Message Font: Serif | Sans-Serif
No. of Recommendations: 4
You missed an unforgettable game, though I wish I could. Chipper was flat on the field and at the plate, Andrelton fell victim to rookie disease, and the umpires, well, I've never seen anything like that, both the radical call by the outfield umpire and the fans ugly reaction. Watching the stands from the stands, it looked like a communications mixup where the shortstop thought the left fielder was calling for the ball. The noise at Turner Field was deafening so it had to be hard to hear.

The radio broadcasters were as incredulous as the Braves manager and the fans. Technically, the Infield Fly Rule does not define the play by field location but by position. According to the radio explanation, the umpire (never been called from the outfield before that I know of) has only to believe that an infielder could reasonably be expected to make the catch. Whether the catch is made by an infielder, an outfielder or dropped, the play is considered dead and any advancement by runners is at risk.

The problem is timing. The rule calls for the umpire to make an immediate determination but last night, the call wasn't made until the ball was nearly caught. The shortstop didn't peel away until the last moment, a good 20-30 feet into the outfield grass. The reason for the requirement to make a quick call is to give runners notice so they can make good base running decisions. This was denied the Braves through the late call, even though in the confusion (not even the players were expecting the Infield Fly Rule to be invoked) the runners did advance.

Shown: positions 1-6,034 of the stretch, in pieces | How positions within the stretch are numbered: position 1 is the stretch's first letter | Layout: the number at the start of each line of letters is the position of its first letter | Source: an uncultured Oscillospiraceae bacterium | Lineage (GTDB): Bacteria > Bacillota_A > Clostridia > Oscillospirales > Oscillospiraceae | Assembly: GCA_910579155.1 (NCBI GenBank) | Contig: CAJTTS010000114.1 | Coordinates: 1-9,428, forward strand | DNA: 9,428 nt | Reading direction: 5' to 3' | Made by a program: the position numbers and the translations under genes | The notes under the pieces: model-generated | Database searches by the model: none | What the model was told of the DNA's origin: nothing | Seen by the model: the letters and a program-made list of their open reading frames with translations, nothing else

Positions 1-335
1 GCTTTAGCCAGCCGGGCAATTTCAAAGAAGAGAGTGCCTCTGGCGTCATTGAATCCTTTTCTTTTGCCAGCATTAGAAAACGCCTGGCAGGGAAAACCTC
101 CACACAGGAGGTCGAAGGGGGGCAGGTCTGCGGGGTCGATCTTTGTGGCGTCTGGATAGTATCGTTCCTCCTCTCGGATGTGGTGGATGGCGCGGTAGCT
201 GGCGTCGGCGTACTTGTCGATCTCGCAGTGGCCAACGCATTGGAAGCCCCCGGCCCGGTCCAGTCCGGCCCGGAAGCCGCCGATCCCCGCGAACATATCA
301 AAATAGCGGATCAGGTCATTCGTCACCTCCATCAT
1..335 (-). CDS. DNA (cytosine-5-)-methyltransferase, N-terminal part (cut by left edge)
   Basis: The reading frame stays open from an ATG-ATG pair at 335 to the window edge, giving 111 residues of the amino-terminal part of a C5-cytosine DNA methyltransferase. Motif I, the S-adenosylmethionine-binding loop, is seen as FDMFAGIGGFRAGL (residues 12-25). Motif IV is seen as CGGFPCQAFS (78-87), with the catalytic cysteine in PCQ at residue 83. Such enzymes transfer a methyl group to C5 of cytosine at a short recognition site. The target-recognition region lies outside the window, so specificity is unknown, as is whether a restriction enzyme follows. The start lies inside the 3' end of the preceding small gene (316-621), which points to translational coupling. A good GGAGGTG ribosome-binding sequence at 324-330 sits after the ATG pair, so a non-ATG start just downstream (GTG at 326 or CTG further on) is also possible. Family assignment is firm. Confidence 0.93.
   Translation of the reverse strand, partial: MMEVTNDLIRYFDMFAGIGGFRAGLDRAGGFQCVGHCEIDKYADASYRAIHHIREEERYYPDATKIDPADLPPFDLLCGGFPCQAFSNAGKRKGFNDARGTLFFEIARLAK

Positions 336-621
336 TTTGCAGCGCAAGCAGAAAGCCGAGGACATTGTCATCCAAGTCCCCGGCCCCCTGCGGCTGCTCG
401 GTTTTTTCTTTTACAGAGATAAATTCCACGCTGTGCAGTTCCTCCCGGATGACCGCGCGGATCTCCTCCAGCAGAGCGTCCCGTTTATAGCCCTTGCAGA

This was the second source of confusion and delay. The Cardinals argued that the runners should have been sent back to 1st and 2nd and the back room review contributed toward the 18 minute delay. The fan reaction during that period was inexcusable. A guy in front of me crumpled up a beer can and threw it, but since we were on the upper level, all he did was throw a can onto someone on the lower level. Inexcusable.

Fifteen minutes later, the guy was complaining that other fans wouldn't stop throwing bottles onto the field. Unbelievable.

For his part, Chipper bore the burden of the game on his shoulders. In what was his last appearance as a Major League Ball Player, he took the blame for poor fielding (his was one of 3 errors), stifled offense (Chipper's only hit was a 9th inning broken bat gift), and 12 runners left on base. The only bright point in the Braves lineup was a terrific post season performance by Kris Medlin.

Bottom line is, my October nights have opened up. Go Cardinals, see you next season.

Who notes that League Disciplinarian Joe Torre, who was at the game, immediately denied the Braves protest since it was an on field judgement call, and there's no guarantee that the Braves could have turned it around, but believes this was a call that should never have been made and was inappropriate for the situation in the post season (or any time for that matter)...
Print the post  


When Life Gives You Lemons
We all have had hardships and made poor decisions. The important thing is how we respond and grow. Read the story of a Fool who started from nothing, and looks to gain everything.
Contact Us
Contact Customer Service and other Fool departments here.
Work for Fools?
Winner of the Washingtonian great places to work, and Glassdoor #1 Company to Work For 2015! Have access to all of TMF's online and email products for FREE, and be paid for your contributions to TMF! Click the link and start your Fool career.